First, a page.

MCU differentiation by innovative peripherals

Author : Dirk Jansen, Texas Instruments

05 September 2016

UART, SPI and other peripherals can be found in every microcontroller (MCU) architecture. However, features of particular interest include those that enable real differentiation and provide entirely new solution approaches for designers.

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The following article illustrates the use of integrated digital helpers including real-time CLA, arithmetic TMU, VCU or PRU (Programmable Real-time Unit) co-processors in MCUs and MPUs to implement hard real-time applications without loading the main processor. After all, increased clock frequencies are not always the only solution. 

You have to design a tricky application and do not know if the performance provided by the central microcontroller will be sufficient? Yes, it’s all about common terms like ‘real time’ and ‘typical response time’, but also about streamlining computationally intensive algorithms blocking the CPU. 

Let’s imagine the following motor-based application. Your company’s product marketing department wants the design department to implement a low-cost control solution capable of driving up to two asynchronous motors dynamically and smoothly using three-phase inverters. The solution is supposed to use a field-oriented control (FOC) approach without mechanical rotor position sensors. In addition to this sophisticated drive control, the system shall be parameterised and controlled by CAN bus and keyboard. 

Critical design paths

At this point, it is necessary to consider possible solutions within the project’s cost budget, which will quickly reveal any critical hardware and software paths. 

FOC algorithms are based on fixed-point arithmetic. In addition, the trigonometric functions required for Clark and Park transformations (sine, cosine) will lead to C library calls and extended runtimes. Smooth motor operation can be achieved by increasing the PWM resolution and the fundamental frequency, which will proportionally increase the call frequency of the FOC algorithm. There must be a fixed, deterministic relationship between the triggering of a PWM edge, the measurement of the motor current with the ADC and the triggering of the FOC algorithm. Otherwise, increased control deviations, bumpy motor operation and increased power consumption can result. Timing requirements get even tighter with the need to meet these demands for two motors at the same time.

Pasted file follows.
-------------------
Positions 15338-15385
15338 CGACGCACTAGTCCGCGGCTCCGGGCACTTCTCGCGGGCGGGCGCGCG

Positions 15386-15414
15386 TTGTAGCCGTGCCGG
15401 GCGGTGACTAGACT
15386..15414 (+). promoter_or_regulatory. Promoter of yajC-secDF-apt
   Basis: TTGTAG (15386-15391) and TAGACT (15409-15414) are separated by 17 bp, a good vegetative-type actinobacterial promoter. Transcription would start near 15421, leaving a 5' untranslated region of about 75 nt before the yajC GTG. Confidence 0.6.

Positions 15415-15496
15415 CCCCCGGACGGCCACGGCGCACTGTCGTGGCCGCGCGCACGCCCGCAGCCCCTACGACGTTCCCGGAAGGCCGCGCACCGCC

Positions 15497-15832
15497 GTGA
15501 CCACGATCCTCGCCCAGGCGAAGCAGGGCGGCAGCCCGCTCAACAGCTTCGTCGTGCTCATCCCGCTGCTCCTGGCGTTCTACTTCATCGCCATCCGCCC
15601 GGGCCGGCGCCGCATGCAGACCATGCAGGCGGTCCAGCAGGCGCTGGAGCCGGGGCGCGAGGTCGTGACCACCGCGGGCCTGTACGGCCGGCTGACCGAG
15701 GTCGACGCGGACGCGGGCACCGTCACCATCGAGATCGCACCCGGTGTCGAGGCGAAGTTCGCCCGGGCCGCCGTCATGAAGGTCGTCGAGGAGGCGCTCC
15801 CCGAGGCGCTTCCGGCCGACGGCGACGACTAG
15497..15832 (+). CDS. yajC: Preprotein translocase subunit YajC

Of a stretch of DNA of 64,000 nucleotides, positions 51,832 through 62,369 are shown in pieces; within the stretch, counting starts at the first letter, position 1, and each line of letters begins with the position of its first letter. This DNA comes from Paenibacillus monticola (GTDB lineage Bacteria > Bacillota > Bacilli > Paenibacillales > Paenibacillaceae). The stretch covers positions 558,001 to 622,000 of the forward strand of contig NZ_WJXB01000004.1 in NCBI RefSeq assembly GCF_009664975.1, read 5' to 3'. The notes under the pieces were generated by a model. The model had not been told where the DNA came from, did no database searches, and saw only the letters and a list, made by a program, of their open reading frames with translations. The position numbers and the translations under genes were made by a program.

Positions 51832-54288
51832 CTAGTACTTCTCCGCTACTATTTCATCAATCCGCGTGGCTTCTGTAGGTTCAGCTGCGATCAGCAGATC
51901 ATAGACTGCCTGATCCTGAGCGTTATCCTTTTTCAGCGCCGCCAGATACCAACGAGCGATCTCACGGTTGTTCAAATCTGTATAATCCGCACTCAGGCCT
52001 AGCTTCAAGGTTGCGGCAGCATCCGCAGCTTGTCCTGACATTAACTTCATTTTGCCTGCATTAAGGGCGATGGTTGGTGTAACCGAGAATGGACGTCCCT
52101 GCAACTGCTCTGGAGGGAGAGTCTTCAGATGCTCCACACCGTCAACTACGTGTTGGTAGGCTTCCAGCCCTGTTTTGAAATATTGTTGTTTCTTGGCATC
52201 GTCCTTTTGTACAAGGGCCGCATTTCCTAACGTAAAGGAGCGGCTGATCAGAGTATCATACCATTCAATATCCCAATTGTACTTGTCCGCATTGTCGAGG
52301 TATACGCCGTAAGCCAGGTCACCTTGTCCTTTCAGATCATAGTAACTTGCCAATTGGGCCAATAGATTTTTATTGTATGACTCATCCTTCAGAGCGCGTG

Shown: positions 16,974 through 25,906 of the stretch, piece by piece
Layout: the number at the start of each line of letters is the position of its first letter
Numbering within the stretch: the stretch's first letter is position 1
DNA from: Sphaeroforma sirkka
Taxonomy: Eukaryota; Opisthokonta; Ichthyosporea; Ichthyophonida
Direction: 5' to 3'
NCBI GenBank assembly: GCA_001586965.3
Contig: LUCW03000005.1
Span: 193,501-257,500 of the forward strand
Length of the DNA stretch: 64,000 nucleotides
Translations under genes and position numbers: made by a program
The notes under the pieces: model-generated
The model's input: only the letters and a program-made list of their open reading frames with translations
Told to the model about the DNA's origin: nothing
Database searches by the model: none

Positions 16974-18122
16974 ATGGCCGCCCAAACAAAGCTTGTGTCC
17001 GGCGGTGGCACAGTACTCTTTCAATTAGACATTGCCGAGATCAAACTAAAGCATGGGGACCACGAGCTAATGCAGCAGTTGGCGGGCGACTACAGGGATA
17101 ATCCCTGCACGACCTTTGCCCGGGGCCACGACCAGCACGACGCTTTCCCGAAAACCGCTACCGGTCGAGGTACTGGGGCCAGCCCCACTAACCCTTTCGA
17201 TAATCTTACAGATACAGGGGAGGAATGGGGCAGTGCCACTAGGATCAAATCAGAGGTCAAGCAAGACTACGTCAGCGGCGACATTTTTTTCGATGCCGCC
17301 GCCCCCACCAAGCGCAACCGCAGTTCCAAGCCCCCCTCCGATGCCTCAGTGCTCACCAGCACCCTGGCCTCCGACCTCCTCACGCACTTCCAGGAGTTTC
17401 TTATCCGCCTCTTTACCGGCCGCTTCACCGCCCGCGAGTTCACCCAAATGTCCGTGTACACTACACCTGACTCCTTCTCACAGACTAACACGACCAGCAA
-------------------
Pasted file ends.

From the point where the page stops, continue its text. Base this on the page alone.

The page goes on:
It is necessary to process a CAN protocol concurrently. Despite the computational load resulting from two FOC control loops, data losses must be avoided and a definite response time must be guaranteed. In other words, this must be achievable under worst-case conditions even at full CPU utilisation by the motor controllers. 

In most cases, the user interface (display and keyboard) will not be critical. Millisecond delays during input and output operations will be tolerable. 

The issues to be considered when looking for possible solutions are described in more detail below. 

Questions concerning the CPU system

Is it possible to implement a deterministic interrupt behaviour? Although system performance will benefit from CPU caches, it will be far from deterministic. The tricks used by CPU designers (including branch prediction) cannot fully eliminate the risk of cache flushes and a certain timing jitter. 

Is there an efficient instruction set, can it be used for fixed-point and floating-point arithmetic (and maybe even trigonometric computations) and does it support uninterruptable (atomic) instructions? Atomic instructions avoid frequent interrupt-disable events when accessing hardware resources and global variables, thereby reducing interrupt latency. 

Questions concerning the compiler

Who has not experienced the following scenario: After years of field operation, a device exhibits unexplainable phenomena following a seemingly insignificant modification of the software. In systems with high computational load, this is sometimes caused by the compiler, which raises the question of how do optimisation strategies and different compiler versions influence a system’s run-time behaviour? Is it necessary to question and repeat all previous software tests following a new compiler release? 

Three possible solutions to the real-time dilemma

Solution A: Two or three MCUs instead of one

Assigning different tasks (communication, HMI, motor control) to physically separate MCUs is a possible way to meet real-time requirements. Tasks will be assigned according to the respective computational loads. This can result in a system consisting of two or three processors (MCU1: communication; MCU2: motor 1; MCU3: motor 2). Challenges resulting from this approach include increased BOM and PCB costs and the need to synchronise the three MCUs via serial IPC (e.g. RS485). In addition, different versions must be maintained during software development. EMI can turn out as an additional problem because three MCUs with asynchronous clocks will lead to increased emissions. 

As another interesting option, integrated dual-MCU SoC systems provide a communications MCU and a control MCU including their dedicated peripherals on a single chip. For instance, the F28M3 family belonging to TI’s C2000 MCU family, enables an on-chip separation of time-critical control functions (C28 CPU) and communication-related tasks (ARM Cortex-M).